What Does it Mean to be “Client-focused?”

As I’ve worked over the last few months to communicate the story behind why I created Change Agent Communications and help people understand why I refer to it as  “a new agency with a new attitude,” I’ve given thought to quite a few things we are doing differently and how and WHY we’ll stay committed to doing so.

Owning your own agency is not easy. No entrepreneurial feat is easy. But I’ve never been attracted to easy, and I love being able to make the rules, rethink the model and figure out how best to serve clients as a true partner – all while doing work I care about, for clients who understand and appreciate the value of a partner who is all in, for the right reasons.

All agencies say they are focused on the client. But I know that sometimes that focus is rooted in the needs and desires, or even goals of the agency, holding company or whomever calls the shots within the agency. As a business owner, it is important to make money and to run a profitable business. You want to pay yourself, your teams and experience growth. I certainly have goals for Change Agent Communications, but I have a very strong position on how I will and won’t meet them, and that does not revolve around profit.

It revolves around the client. When you truly are client-focused, meaning not motivated by your own  needs, clients know. Heck, you know. It feels good to genuinely care and come from a place of pure intentions. It makes the engagement more enjoyable and it also fuels what can become a strong relationship. If I don’t care, I will not disservice you and offer to take on your challenge, because the last thing you will ever catch me or anyone on my team doing here at Change Agent is work that “keeps the lights on.” (Yes, that is an actual term that is used often to describe low-level, mundane or seemingly unimportant tasks.) 

And if you don’t care about having a partnership, then we really are not a good fit. I won’t have an air of desperation that makes me or anyone on my team work with people who treat others poorly or do not wish to collaborate.  Life is just too short to be a jerk, or to work with them. My position is, if that leaves money on the table, so be it.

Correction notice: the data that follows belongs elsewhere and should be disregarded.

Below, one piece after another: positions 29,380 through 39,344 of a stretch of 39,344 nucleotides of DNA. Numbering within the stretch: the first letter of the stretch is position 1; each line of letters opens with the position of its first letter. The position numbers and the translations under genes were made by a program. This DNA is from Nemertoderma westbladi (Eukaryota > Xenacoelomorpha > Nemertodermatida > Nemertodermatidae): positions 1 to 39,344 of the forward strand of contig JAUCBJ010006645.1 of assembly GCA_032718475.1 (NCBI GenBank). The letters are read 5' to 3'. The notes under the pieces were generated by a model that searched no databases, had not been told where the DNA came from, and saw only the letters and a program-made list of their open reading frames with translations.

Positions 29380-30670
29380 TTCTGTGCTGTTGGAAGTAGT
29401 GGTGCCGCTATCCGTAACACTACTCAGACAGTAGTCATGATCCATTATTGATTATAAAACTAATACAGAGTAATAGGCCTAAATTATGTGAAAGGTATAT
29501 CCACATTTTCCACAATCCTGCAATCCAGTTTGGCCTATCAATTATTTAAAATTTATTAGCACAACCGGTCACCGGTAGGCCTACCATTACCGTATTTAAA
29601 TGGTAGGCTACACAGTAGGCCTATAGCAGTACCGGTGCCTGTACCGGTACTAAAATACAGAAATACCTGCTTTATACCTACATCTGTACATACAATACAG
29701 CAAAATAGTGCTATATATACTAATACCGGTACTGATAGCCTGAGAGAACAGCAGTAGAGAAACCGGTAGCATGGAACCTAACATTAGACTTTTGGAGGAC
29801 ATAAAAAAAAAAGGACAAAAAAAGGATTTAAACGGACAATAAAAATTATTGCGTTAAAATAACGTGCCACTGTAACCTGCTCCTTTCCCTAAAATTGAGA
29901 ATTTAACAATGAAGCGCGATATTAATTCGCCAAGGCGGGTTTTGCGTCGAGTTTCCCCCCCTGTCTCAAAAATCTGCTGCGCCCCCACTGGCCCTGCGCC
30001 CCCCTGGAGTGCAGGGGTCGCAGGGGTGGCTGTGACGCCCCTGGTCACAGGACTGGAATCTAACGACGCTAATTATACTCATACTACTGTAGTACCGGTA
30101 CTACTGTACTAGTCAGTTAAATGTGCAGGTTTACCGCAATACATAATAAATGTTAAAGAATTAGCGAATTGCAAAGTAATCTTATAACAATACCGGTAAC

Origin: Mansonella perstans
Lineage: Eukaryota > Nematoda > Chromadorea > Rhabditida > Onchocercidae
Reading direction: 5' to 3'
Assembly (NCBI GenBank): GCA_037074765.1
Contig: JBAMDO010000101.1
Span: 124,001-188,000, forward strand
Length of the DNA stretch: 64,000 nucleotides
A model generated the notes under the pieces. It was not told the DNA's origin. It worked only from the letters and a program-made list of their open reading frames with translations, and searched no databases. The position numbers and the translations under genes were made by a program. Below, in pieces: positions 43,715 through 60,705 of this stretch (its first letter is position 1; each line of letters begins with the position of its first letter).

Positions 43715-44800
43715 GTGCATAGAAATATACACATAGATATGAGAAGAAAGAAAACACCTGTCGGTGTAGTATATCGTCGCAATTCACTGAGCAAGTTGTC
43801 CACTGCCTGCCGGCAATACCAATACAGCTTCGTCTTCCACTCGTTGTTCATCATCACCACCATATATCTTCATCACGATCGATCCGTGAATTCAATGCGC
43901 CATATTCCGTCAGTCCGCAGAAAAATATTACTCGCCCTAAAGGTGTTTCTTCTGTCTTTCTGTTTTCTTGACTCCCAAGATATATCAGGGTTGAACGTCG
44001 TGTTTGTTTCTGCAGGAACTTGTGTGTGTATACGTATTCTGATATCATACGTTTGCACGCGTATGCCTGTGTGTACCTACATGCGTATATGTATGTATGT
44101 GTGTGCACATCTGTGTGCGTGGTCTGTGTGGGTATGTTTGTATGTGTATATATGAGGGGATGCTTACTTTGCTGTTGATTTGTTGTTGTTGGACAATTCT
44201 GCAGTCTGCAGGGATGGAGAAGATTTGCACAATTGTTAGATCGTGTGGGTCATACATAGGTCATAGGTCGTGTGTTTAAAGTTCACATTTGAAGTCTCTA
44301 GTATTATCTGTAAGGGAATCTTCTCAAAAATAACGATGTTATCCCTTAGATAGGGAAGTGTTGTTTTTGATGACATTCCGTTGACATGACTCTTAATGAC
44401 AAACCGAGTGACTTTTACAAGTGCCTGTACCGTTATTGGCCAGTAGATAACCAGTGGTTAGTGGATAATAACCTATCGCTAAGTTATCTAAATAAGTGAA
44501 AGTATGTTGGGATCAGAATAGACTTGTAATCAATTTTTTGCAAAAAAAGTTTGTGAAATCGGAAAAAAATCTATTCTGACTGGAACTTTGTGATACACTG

Pure intentions, understanding and empathy go a long way with building client relationships. Those are core elements of true client-focus that yield mutual trust and strong partnerships. There is no room for narcissism or putting yourself at the center.

I have a very close friend who often states the following: “I’m not for everybody, and everybody’s not for me.” I laugh when he says it, but it’s rooted in knowing himself and who he best connects with, as well as who will and won’t appreciate him for who he is and what he offers. Funny enough, I do think I’ve adopted some of that line of thinking as I’ve added new clients and continue to decide who I’d like to work with.

Leading with: “We’re client-focused” doesn’t make it anymore real than leading with “I love working with people,” at a job interview.  It’s how you show up and deliver. It’s actively  practicing and mastering the art of not being motivated by your own needs.

Try it. It works.

(This post was penned by our CEO and Founder, Angela Connor. Feel free to connect with her at angela-at-changeagentcommunications.com, or follow her on Twitter.)


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